A tempest is brewing in the Prince estate over the proposed appointment of a "personal representative" to help manage the late musician's vast financial interests pending their distribution to his heirs.

The issue is scheduled for a hearing at 9:30 a.m. Thursday in the courtroom of Carver County District Judge Kevin Eide, who is overseeing the probate case.

Prince's sister, Tyka Nelson, and half-brother Omarr Baker have filed objections to the proposed appointment of L. Londell McMillan, an entertainment lawyer who has been acting as a special adviser to Bremer Trust, the outgoing special administrator appointed by the court after Prince's accidental death from an overdose of painkillers in April.

Nelson and Baker alleged in court filings this week that McMillan has a conflict of interest because he gets a 10 percent commission on contracts the estate has signed thus far to market Prince's music and persona.

The court filings include an affidavit from Randy Jackson, a brother of the late rock star Michael Jackson. He says that when McMillan represented his mother, Katherine Jackson, he did not always act in her best interest but rather, acted at times to enrich himself.

Because Prince left no will, Tyka Nelson, and his half-siblings, Baker, Sharon Nelson, Norrine Nelson, John Nelson and Afred Jackson, are likely heirs to his fortune, which has been estimated at between $100 million and $300 million before taxes, which are expected to claim roughly half.

In a petition filed in December, Tyka Nelson asked for either Fiduciary Trust Co. International or Comerica Bank & Trust N.A. to replace Bremer Trust, which has served as special administrator since shortly after Prince's death. Fiduciary Trust recently withdrew from consideration without explanation. The presumptive heirs now agree that Comerica should oversee the estate. All of the siblings except Tyka Nelson and Baker also want McMillan appointed as co-representative. Baker has proposed having Van Jones, his attorney and a CNN political commentator, act as co-representative.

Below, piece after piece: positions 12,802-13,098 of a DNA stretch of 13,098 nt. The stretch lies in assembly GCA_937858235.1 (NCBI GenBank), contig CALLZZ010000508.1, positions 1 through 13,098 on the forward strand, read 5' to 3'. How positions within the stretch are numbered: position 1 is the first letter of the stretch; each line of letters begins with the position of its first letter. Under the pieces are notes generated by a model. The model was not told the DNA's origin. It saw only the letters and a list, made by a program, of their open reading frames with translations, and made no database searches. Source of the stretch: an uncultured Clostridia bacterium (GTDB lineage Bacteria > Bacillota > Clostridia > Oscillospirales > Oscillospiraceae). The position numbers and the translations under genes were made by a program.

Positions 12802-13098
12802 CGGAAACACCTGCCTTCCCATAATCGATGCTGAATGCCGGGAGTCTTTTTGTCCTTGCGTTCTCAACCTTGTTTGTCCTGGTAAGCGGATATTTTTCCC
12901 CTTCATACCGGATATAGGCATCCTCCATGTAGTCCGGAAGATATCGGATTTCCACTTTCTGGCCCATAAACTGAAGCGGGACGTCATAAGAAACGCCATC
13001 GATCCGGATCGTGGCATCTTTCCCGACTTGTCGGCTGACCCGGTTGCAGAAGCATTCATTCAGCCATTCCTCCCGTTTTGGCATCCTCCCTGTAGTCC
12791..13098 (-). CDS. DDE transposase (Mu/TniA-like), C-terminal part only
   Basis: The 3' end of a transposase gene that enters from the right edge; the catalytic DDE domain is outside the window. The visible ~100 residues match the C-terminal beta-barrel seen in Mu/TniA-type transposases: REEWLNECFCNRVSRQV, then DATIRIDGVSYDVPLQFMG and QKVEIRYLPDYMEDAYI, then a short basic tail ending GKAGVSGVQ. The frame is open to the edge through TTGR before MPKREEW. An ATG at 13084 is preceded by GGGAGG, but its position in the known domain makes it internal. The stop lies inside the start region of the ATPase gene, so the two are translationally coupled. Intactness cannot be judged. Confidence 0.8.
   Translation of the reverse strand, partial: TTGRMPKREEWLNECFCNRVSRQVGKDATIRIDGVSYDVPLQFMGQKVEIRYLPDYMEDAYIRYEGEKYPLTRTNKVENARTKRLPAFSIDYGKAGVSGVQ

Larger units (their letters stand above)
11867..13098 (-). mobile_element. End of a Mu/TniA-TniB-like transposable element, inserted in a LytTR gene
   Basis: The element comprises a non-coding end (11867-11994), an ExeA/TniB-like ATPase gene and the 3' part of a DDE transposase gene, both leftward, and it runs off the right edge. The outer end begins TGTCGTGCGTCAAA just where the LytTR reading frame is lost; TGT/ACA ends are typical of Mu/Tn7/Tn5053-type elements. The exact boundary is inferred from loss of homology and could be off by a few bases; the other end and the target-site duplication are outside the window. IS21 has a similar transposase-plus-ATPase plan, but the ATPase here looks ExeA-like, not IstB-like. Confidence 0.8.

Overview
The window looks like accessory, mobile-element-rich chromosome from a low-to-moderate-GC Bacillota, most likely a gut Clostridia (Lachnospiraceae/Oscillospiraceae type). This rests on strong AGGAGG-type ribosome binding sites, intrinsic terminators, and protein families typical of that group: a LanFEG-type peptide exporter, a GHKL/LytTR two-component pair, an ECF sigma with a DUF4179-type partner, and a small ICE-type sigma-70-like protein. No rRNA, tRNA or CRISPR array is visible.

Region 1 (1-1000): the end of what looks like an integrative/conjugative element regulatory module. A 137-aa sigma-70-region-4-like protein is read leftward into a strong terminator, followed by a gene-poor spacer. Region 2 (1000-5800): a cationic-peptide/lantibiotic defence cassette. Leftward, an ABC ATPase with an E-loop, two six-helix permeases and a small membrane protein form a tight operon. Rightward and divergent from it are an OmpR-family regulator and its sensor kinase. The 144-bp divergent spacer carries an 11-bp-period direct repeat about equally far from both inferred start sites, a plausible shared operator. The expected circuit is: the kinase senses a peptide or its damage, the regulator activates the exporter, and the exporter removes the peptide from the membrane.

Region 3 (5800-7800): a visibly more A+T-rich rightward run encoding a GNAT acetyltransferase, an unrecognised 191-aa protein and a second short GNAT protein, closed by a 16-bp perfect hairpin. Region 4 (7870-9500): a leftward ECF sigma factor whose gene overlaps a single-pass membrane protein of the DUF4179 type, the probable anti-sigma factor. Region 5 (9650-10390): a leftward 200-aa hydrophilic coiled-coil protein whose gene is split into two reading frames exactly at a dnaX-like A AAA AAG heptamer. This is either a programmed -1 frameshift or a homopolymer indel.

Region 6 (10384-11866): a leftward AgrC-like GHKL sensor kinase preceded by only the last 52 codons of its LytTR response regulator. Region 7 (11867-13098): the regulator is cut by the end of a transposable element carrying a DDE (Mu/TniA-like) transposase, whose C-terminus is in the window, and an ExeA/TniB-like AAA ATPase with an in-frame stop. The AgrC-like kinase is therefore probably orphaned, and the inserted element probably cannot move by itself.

Attorneys for Tyka Nelson and Baker said that McMillan offered Tyka Nelson a $10 million "no risk" loan, ostensibly to convince her of his ability to act as a representative of the estate. They wrote that McMillan has not produced information needed to assess his ability to act in that capacity, and that he has outstanding judgments against him that raise questions about his financial suitability for the job.

The attorneys wrote that McMillan was retained as an entertainment industry adviser for the estate but "he views himself in a substantially larger role."

"Mr. McMillan has negotiated with the Heirs' counsel on behalf of himself with little input from the Special Administrator or its counsel, Stinson Leonard Street," the lawyers wrote.

They note that McMillan has known Traci Bransford, a partner in Stinson Leonard Street, long before Prince's death. They said they've asked repeatedly, to no avail, how Bremer Trust decided to employ McMillan and why he was allowed to play such a large role.

The attorneys for Tyka Nelson and Baker suggest that McMillan bungled a tribute concert for Prince in October, arranged an after-party using estate assets without informing the heirs, and leaked confidential information to Billboard magazine about the $35 million sale of Prince's "vault masters." (McMillan denied being the source.) They added that McMillan's "behavior on Twitter" โ€” where he cited his ongoing work with the estate โ€” could cause it substantial damage.

Star Tribune reporter Rochelle Olson contributed information to this report.